Local Food News — Canada

Hip, happening Ottawa gets its A-game on for Canada’s sesquicentennial

As a Calgarian and first-time visitor to Ottawa, I honestly didn’t think I’d get all tingly and swell with pride at the real-life sight of the Centre Block, Peace Tower and circular Library of Parliament high atop the hill. After all, we in Cowtown tend to look west when it comes to travel, and get impressed by mountains (not hills). But there’s no denying I’m smitten. Indeed, between millennials flocking to Parliament Hill for sun salutations and downward dog (or with their iPhones to try and get a selfie with Justin Trudeau), foodies seeking artisan cheeses and hand-made chocolates in ByWard Market, and zythophiles tracking down craft beer such as Beau’s Brewing Company’s Lug Tread — the official beer for Canada’s 150 birthday celebrations —Ottawa has never been hotter. Calgary Herald story.


Alleyways Market: Winnipeggers meet to shop local in the Exchange

Artisanal bread, locally-made jewelry and snacks of all descriptions were on offer at this year’s first Alleyways Market on Friday. Starting at 4 p.m., dozens of shoppers and nearly 60 vendors met in an alley in Winnipeg’s Exchange District for the first of four markets to be held this summer. “It’s nice to have a night market downtown,” said Colin Enquist. He’s the sales and marketing manager for PEG Beer Company, which was a vendor at Friday’s market. CBC News story.


‘Spreading the food and the love’: Fruit, nut trees to be planted across Shelburne County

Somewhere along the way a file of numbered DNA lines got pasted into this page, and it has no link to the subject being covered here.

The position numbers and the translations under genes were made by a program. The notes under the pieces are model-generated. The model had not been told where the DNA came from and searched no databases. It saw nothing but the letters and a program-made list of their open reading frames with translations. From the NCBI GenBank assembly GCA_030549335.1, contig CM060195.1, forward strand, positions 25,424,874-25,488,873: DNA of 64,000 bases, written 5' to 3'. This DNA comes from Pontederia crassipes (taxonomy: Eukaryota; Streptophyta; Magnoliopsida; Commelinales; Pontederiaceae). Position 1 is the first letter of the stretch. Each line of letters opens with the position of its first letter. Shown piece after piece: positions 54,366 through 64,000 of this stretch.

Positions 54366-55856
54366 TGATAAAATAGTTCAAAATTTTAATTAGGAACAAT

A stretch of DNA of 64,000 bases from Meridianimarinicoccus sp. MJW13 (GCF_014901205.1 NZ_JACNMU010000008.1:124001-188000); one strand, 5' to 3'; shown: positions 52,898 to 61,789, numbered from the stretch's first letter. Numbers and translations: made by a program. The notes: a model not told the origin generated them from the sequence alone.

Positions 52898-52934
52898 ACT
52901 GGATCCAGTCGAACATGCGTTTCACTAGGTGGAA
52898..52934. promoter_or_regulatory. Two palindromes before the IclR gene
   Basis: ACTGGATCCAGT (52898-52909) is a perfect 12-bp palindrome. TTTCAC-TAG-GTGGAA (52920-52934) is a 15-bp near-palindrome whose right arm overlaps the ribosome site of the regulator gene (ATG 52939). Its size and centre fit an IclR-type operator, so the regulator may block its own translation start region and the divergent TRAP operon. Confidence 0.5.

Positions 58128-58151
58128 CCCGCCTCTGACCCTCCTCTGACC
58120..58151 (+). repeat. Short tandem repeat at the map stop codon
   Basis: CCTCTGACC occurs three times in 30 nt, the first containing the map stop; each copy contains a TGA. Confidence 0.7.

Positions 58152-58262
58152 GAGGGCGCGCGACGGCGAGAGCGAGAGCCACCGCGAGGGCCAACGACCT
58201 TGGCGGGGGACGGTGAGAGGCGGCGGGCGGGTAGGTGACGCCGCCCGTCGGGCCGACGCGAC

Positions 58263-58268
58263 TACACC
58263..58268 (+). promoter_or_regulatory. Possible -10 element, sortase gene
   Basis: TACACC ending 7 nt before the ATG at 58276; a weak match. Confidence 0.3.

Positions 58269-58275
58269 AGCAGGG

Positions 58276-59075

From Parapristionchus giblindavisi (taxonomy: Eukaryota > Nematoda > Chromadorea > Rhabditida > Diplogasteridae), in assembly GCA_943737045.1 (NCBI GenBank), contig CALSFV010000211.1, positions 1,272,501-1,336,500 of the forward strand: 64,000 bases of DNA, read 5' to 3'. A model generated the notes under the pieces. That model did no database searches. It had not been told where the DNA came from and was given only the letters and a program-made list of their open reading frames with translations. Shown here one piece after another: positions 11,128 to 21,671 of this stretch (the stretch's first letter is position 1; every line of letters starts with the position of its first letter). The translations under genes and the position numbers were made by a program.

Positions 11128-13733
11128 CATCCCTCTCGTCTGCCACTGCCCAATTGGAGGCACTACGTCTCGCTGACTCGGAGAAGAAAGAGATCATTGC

Shelly Hipson applied to Shell Canada through the Roseway Community Association to help grow her communities – literally. She was able to get enough funds to purchase 50 fruit and nut trees.  Rather than keep it in one community, Hipson decided to put some in every community in the county. “I wanted to spread the food and the love,” said Hipson. The Coastguard story.


Parksville-Qualicum association cooking up recipes for food tourism

To help create a collective vision, it has hired Tourism Cafe. Stakeholders were exposed to different food tourism examples from across Canada and were given the chance to draw inspiration from a variety of exercises conducted throughout the one-day session. Nancy Arsenault of Tourism Cafe indicated that based on their research, there are markets that are willing to pay for premium experiences. What Tourism Cafe aims to do is to discover successful food tourism recipes that can be applied to the region’s tourism strategy down the road. Parksville Qualicum Beach News story.